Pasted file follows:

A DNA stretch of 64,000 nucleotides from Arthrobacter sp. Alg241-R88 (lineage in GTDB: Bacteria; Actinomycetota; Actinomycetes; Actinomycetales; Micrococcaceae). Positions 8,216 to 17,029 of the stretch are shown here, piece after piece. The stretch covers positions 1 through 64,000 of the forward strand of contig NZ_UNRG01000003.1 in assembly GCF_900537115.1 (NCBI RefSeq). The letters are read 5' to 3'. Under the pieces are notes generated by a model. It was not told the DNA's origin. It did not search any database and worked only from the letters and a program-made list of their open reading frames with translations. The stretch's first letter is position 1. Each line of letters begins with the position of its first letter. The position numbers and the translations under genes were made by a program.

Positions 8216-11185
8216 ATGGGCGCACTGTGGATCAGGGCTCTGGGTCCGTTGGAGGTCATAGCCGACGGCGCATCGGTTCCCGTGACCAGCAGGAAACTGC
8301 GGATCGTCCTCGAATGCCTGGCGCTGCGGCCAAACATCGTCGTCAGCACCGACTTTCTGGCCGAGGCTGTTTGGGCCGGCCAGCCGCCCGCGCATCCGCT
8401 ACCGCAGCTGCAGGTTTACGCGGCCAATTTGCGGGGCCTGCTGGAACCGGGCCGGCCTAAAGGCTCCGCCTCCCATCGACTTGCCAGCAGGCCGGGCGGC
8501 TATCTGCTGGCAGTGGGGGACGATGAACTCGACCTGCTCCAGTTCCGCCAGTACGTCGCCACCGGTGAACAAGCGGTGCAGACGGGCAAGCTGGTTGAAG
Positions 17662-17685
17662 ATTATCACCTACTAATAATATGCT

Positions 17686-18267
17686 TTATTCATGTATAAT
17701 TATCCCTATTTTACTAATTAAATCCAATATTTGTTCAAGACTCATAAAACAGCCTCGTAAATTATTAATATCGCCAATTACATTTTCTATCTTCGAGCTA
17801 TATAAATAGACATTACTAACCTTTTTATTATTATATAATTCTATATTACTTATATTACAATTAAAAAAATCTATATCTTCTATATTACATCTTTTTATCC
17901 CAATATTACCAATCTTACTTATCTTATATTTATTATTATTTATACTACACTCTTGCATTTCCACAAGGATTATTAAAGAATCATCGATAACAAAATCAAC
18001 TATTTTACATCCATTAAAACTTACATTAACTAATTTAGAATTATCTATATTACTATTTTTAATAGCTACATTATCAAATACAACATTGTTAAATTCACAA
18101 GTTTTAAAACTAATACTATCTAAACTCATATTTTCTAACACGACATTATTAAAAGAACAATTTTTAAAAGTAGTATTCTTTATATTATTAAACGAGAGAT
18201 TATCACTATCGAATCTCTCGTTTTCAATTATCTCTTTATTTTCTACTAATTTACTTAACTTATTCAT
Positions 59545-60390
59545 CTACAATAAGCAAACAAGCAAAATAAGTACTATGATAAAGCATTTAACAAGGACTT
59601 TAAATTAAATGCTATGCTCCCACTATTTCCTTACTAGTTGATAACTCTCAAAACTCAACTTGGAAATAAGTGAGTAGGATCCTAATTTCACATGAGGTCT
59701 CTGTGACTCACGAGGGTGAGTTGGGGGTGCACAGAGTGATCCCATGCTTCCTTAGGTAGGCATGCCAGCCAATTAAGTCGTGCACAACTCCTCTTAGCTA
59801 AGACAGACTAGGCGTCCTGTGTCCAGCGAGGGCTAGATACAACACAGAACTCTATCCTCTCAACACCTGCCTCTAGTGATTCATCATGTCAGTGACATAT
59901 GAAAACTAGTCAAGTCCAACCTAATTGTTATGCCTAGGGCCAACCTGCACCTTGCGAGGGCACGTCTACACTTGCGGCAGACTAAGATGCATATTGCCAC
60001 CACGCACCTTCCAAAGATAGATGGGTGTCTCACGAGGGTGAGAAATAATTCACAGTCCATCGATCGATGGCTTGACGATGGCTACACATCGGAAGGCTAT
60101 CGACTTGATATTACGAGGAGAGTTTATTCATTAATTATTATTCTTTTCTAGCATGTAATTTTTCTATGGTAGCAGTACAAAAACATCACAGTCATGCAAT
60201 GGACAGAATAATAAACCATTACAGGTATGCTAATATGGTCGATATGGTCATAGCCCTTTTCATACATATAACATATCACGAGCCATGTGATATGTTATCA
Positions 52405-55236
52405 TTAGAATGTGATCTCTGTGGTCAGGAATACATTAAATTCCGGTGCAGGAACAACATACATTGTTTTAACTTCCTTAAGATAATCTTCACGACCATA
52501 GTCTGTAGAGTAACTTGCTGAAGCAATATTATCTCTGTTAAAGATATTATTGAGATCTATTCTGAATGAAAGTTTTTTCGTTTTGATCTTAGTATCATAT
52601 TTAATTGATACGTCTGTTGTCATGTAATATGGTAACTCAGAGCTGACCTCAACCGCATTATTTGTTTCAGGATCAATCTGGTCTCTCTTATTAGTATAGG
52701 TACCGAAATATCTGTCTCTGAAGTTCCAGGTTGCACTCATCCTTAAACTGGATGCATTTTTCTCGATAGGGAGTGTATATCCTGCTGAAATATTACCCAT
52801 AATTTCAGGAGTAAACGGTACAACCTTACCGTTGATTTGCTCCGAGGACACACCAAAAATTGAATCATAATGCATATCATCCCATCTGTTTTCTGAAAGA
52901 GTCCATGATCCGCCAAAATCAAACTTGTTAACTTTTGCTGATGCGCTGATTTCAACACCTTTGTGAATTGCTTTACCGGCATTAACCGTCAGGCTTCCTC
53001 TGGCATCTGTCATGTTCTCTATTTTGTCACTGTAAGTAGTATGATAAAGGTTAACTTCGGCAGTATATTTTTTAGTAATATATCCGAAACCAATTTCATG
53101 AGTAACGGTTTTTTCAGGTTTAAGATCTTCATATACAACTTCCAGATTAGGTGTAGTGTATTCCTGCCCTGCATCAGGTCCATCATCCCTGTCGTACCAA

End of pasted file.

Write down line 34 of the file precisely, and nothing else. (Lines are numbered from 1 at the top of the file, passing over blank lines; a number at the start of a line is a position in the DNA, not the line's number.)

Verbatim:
53101 AGTAACGGTTTTTTCAGGTTTAAGATCTTCATATACAACTTCCAGATTAGGTGTAGTGTATTCCTGCCCTGCATCAGGTCCATCATCCCTGTCGTACCAA